Descriptions of women are primarily if not entirely based on mundane physical appearances: stockings, legs, and other features rather than character. The lack of strong female characters impedes the novel from exploring truly liberating themes, and there is a nearly complete lack of social justice issues in the novel. Historical and literary allusions omit the presence of female from the cultural canon. Joyce remains solidly concerned with the male coming of age and personal development experience, and women are but ancillary characters in supporting roles.
Still, The Portrait of the Artist as a Young Man does not pretend to be anything but a coming-of-age story that centers on an Irish male protagonist. Moreover, Joyce does paint Dedalus's portrait as a man who has trouble escaping the shackles of his past and his culture. Dedalus's upbringing had a powerful influence on his socialization and his perception of gender. His father is…
Beever's success has skyrocketed from his skill in this realism. As a result, he has been eagerly contracted for various special events of both political and social regard.
Often referred to as the 'Pavement Picasso,' Beever has produced his art on the streets of Birmingham where he directly correlated pieces to the celebration of the Chinese New Year. In Edinburgh's city center, he connected a piece to the G8 summit that proved to influence a persuasion of art, politics and humanity. Beever has also recently been asked to create a distinct work on the driveway of a soon-to-unveil New York City fire station in commemoration of the fallen firefighters in 9-11.
As Julian Beever's esteem cultivates to further audiences, his work continues to be heavily anticipated and eagerly followed. He has begun a trend in modern art that is hardly comprised of direct competition and thus, will undoubtedly prevail in…
Portrait of the Artist as a Young Man
James Joyce's A Portrait of the Artist as a Young Man tells the story of Stephen Dedalus as he grows from an introspective and conscious young man into a rebellious and disaffected adult. For much of the novel, young Stephen is trying to figure out exactly who he is and what it is that he values in life. It is a stream-of-consciousness story wherein the internal thoughts and feeling, no matter how insignificant they may seem are written in their entirety so as to represent in a fictional work how a real human being's thought processes guide their life. As an Irish youth, it is expected that Stephen will follow the orders of his parents and honor his father and mother, and that he will live and behave according to the Catholic tradition of his family members and his community. Religion and…
Joyce, James. A Portrait of the Artist as a Young Man. New York, NY: Dover, 1994. Print.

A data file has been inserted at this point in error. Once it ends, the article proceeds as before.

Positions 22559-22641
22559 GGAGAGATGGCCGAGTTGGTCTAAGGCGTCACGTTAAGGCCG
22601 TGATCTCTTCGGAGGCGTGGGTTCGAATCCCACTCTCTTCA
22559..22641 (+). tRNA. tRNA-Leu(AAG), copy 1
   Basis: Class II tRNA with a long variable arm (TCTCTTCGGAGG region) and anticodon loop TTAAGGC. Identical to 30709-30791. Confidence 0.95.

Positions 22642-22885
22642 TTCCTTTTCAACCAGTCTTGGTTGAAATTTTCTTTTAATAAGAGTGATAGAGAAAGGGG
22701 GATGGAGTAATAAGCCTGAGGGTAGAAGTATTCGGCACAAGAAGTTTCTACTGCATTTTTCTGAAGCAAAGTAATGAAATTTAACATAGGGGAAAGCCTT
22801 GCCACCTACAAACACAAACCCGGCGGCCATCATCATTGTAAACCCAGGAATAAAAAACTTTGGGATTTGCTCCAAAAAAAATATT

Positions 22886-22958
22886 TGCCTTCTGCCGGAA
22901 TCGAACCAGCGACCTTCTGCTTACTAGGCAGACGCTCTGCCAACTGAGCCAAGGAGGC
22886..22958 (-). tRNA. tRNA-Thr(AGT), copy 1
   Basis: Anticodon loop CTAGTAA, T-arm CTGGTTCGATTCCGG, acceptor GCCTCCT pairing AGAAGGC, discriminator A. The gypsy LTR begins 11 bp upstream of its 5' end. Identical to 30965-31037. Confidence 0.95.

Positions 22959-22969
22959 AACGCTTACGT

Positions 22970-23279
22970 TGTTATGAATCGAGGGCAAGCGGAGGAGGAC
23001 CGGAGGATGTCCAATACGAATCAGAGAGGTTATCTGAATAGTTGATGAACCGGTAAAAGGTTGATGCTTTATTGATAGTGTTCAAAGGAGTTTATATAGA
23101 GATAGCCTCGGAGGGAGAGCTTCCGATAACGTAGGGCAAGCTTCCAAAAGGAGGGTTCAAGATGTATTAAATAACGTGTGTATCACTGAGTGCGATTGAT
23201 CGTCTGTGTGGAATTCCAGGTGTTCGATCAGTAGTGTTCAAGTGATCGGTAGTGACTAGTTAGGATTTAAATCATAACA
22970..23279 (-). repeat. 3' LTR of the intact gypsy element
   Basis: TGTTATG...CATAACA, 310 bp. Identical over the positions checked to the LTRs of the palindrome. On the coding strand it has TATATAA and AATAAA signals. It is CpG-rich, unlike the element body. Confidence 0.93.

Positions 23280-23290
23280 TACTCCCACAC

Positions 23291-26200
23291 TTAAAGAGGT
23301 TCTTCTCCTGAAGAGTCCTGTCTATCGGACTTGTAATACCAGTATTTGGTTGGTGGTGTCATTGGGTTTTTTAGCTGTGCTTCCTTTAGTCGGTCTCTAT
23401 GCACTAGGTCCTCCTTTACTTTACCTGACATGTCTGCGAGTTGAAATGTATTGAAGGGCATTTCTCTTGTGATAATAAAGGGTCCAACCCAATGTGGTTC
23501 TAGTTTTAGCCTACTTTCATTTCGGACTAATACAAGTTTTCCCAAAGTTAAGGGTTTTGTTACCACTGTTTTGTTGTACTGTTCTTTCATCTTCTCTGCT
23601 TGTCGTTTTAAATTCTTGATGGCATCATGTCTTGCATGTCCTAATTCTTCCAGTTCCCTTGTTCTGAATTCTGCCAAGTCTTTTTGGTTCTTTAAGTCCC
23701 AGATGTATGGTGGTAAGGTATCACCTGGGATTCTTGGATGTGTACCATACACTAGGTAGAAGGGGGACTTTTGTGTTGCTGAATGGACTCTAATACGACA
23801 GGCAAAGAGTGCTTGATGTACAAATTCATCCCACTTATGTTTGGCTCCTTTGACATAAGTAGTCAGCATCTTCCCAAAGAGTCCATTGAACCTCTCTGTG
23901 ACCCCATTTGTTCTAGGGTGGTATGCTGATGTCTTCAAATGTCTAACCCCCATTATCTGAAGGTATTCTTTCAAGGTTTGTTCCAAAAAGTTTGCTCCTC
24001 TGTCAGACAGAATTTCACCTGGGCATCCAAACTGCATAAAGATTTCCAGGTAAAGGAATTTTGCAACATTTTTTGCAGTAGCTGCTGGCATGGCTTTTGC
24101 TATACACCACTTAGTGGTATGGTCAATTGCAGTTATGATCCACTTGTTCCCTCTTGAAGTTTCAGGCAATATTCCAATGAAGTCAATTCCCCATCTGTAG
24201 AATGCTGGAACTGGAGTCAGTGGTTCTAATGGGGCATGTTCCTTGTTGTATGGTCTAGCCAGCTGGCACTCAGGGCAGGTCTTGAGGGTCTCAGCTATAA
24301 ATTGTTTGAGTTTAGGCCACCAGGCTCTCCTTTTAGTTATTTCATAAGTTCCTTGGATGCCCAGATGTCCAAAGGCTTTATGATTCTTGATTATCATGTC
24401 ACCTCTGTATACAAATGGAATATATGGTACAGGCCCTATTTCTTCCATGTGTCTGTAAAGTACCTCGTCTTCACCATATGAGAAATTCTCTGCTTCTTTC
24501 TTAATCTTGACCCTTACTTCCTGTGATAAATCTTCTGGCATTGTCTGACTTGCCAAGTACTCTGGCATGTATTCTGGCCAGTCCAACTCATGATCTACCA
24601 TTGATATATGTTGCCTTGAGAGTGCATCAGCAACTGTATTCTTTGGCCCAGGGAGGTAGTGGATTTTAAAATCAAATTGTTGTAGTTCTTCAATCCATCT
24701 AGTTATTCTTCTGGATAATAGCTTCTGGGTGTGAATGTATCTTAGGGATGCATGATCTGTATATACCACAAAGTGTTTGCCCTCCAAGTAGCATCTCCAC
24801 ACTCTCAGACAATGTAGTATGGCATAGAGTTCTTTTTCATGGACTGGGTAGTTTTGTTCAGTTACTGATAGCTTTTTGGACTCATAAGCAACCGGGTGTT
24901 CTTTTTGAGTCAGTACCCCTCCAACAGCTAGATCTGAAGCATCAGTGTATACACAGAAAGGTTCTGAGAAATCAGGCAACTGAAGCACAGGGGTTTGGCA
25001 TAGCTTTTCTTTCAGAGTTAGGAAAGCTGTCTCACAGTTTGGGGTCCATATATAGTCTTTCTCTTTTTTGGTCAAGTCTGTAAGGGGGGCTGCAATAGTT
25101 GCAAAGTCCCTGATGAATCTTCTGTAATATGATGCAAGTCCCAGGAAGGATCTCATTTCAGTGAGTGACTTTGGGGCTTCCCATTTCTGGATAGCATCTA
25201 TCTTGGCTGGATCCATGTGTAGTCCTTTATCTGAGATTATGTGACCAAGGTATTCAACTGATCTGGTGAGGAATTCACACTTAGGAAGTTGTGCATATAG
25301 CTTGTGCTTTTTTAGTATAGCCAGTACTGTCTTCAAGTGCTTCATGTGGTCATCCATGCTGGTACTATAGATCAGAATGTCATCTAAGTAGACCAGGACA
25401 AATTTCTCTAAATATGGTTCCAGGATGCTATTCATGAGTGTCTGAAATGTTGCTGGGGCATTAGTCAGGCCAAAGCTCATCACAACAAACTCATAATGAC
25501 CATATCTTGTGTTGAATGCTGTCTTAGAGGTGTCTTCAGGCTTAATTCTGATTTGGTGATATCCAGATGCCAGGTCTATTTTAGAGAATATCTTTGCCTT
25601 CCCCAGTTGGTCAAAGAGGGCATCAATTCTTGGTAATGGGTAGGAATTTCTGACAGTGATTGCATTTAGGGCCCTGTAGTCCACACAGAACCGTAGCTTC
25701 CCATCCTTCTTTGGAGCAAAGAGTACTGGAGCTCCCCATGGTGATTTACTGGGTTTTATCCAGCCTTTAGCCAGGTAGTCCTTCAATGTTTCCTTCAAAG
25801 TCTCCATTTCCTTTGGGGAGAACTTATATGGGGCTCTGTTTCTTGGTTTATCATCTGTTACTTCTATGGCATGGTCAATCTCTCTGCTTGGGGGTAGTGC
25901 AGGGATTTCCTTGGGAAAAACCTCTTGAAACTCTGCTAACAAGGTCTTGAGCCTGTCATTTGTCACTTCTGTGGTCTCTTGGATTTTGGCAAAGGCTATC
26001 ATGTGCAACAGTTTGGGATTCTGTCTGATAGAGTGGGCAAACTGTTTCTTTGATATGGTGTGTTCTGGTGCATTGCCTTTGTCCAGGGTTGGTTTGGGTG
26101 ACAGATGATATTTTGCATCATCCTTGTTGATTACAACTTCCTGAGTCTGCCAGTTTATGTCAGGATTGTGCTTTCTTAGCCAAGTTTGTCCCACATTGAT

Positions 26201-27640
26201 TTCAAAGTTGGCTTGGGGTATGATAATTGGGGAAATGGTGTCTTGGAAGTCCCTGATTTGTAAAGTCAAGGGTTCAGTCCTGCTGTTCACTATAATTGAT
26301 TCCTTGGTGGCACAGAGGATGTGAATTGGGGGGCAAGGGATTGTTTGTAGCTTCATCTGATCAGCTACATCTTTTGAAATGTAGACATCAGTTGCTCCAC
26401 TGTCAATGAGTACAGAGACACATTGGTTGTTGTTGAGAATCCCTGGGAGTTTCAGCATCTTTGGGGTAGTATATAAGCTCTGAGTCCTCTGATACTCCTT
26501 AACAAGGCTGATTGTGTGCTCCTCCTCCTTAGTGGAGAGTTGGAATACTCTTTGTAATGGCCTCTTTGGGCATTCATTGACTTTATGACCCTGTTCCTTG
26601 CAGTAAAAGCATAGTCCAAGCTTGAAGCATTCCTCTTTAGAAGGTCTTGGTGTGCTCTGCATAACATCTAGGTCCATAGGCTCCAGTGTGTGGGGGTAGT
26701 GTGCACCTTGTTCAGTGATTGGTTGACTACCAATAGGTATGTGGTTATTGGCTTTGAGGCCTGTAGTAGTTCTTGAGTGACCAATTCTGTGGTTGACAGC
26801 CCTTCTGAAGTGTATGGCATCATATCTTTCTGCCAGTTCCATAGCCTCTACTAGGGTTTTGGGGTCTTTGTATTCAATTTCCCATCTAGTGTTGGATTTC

Jerome Robbins: Something to Dance About
Judy Kinberg's 2009 motion picture Jerome Robbins: Something to Dance About provides a view into the life of a person who played a significant role in the twentieth century's art movement. Jerome Robbins used his mastery to make Broadway musicals much more intriguing and choreographed some of the world's greatest ballet dancers. The film uses a great deal of resources with the purpose of providing viewers with a complex understanding of the artist's life. Things like personal journals, confessions from witnesses that interacted with Robbins (some of them were close to him), and videos showing his performances all come together in painting a picture of the artist.
It would be safe to say that Robbins changed the way that many people perceived dance and music. His involvement in the industry provided these people with a completely new point-of-view on the domain and made it…
women artists," feminists have reflexively responded by trying to find great women artists from the past who were undiscovered or to emphasize little-regarded female artists from past artistic movements dominated by men. However, this can create the impression of feminists being 'desperate' to find examples of female greatness and over-inflating the reputation of relatively minor artists. Other feminist art historians have criticized the notion of what constitutes 'greatness' as overly masculine in quality and tried to create a new, specifically female-centric notions of artistic greatness. Feminist critic Linda Nochlin sees this as problematic given that there is no clear feminine principle uniting women artists through the ages: in fact, women artists and writers are more apt to resemble males of their respective periods than they are of all women throughout the ages.
Instead, Nochlin asserts that the absence of great female artists is similar to the reason why there are…
Hoffman, Lewis. "Premodernism, modernism, and postmodernism." Postmodern Psychology.
2008. 24 May 2014. http://www.postmodernpsychology.com/Philosophical_Systems/Overview.htm
"Postmodernist art." Art Encyclopedia. 24 May 2014.